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Author Topic: Producing the June 28 crossword  (Read 1450 times)


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Producing the June 28 crossword
« on: June 28, 2016, 04:53:40 PM »
Jason Chapnick lives in Florida and has collaborated with several puzzle creators, including C.C. Burnikel and Marti DuGuay-Carpenter, but today is the first time he's collaborated with Jeffrey Wechsler -- and this is the first time that Jeffrey Wechsler has collaborated with anyone. Today's Los Angeles Times crossword by Wechsler and Chapnick includes these clues and answers:

"1977 Hitchcock parody": HIGHANXIETY
"1976 parody of pre-talkies": SILENT MOVIE
"1974 Western parody": BLAZINGSADDLES
"With 'The,' 1968 parody of dishonest Broadway financiers": PRODUCERS

The puzzle also includes MELBROOKS, who directed those films and is celebrating a birthday today. Mel Brooks was born Melvin Kaminsky on June 28, 1926 in Brooklyn. He was taught to play drums by another Brooklyn native, legendary jazz drummer Buddy Rich. At age 20, Mel changed his last name to Brooks, after his mother's maiden name of Brookman, and began working as a drummer and stand-up comic at clubs in the Catskill Mountains. In 1949, he became a comedy writter for Sid Caesar's tv variety show and a year later joined the writing staff of Caesar's new sketch comedy series Your Show Of Shows. Brooks and fellow writer Carl Reiner created the famous "2000-year-old man" sketch. Brooks and Buck Henry created the spy parody series Get Smart.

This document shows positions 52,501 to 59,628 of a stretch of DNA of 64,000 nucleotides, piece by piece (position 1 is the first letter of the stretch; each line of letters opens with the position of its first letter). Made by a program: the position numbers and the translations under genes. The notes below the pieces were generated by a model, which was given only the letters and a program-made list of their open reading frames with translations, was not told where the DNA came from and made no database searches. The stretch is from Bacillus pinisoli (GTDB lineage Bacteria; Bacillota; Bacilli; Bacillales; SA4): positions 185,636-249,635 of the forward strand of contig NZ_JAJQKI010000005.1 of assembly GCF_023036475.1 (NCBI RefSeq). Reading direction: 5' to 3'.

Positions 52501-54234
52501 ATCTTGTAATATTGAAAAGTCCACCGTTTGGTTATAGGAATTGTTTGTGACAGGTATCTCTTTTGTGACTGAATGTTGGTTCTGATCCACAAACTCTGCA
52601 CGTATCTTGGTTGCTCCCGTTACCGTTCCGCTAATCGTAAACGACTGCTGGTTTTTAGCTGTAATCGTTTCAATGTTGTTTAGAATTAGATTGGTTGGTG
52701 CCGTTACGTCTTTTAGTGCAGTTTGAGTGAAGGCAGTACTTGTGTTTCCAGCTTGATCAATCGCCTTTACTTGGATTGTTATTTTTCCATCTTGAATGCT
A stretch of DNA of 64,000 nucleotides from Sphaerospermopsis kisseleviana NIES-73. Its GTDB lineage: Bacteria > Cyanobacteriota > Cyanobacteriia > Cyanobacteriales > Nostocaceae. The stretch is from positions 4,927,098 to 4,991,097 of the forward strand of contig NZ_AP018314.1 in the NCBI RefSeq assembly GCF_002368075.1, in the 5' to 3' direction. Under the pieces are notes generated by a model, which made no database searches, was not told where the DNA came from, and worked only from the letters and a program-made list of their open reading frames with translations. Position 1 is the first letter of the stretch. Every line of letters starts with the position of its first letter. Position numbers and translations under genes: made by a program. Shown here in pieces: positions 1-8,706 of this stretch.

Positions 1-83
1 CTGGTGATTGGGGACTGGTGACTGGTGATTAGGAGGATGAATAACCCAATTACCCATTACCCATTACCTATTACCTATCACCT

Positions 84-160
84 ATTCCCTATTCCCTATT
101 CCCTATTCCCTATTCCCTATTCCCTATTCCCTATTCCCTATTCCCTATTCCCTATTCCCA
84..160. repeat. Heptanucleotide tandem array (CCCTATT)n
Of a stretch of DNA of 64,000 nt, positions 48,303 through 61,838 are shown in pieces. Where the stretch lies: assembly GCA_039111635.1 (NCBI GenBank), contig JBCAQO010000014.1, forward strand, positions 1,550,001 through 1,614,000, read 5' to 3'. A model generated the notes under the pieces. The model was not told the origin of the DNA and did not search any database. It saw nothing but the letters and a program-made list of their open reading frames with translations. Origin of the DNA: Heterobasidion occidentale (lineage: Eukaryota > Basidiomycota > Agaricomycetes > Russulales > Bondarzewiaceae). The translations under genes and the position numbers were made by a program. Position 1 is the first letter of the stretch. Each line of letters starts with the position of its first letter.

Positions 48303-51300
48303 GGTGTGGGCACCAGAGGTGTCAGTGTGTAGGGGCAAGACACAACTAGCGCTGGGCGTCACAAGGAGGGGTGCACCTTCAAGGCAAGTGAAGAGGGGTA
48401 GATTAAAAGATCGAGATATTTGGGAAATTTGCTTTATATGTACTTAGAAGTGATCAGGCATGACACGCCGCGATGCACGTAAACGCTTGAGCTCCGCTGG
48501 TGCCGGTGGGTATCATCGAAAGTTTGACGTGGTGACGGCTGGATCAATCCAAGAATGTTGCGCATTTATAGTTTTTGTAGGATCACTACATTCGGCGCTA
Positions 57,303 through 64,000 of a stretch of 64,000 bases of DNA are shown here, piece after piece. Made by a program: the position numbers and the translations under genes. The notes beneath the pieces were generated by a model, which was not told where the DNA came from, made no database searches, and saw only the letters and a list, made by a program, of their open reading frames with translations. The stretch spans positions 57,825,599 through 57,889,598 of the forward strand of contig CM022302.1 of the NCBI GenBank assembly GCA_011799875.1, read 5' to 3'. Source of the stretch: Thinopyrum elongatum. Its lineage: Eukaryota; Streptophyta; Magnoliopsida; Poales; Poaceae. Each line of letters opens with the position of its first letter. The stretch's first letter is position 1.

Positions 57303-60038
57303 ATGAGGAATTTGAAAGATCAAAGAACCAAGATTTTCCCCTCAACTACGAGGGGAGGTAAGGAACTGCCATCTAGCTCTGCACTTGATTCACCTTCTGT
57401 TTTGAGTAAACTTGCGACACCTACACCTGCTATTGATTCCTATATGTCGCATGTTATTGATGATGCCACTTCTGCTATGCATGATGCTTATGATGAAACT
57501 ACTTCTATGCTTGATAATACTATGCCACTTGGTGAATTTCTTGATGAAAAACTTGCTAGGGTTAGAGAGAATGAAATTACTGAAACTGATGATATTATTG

In 1968, Brooks produced his first feature film, The Producers, in which a producer and his accountant scheme to stage a Broadway musical which they know will flop -- and then they can abscond with all the investors' money. However, the musical, Springtime For Hitler, turns out to be a big hit. A stage version of The Producers ran on Broadway from 2001 to 2007 and won 12 Tony awards.

In Silent Movie, Brooks plays a producer who wants to film a silent movie. He reasons that there have been no silent movies made in the past 40 years and such a film would now be considered a novelty and would be highly popular. Silent Movie, which, like real silent movies, includes quite a few cards with printed dialogue so we can understand what's going on, contains what I consider to be the most clever gag ever filmed. Among the many famous actors whom Brooks telephones to ask if they'd like to star in his silent movie is French mime Marcel Marceau. In his on-stage persona of Bip the Clown, Marceau (1923-2007) performed worldwide for six decades. He never spoke during his performances. In the film, Marceau gets a phone call from Brooks asking if he'd like to appear in Brooks' silent movie. Marceau yells "Non!" (French for "No!") as he slams down the receiver. The only word spoken in a silent film came from someone who was famous for never speaking -- a truly inspired and brilliant gag.

More details of Brooks' life and career can be found at, and Wikipedia. The news and pop culture site has a nice essay today, "9 reasons we love Mel Brooks on his 90th birthday":

"Tip jar bill" is ONE -- and I find it odd that almost every serve-yourself frozen yogurt business has a tip jar. We get a cup, we fill it with frozen yogurt, we weigh it and then we pay the cashier -- and we're expected to give him a tip? For what? "Go for eagerly, as a chance" is LEAPAT. Does anyone ever say "leap at a chance"? I've always heard "jump at a chance," never "leap." As far as leaping at a tip jar.....forget it!


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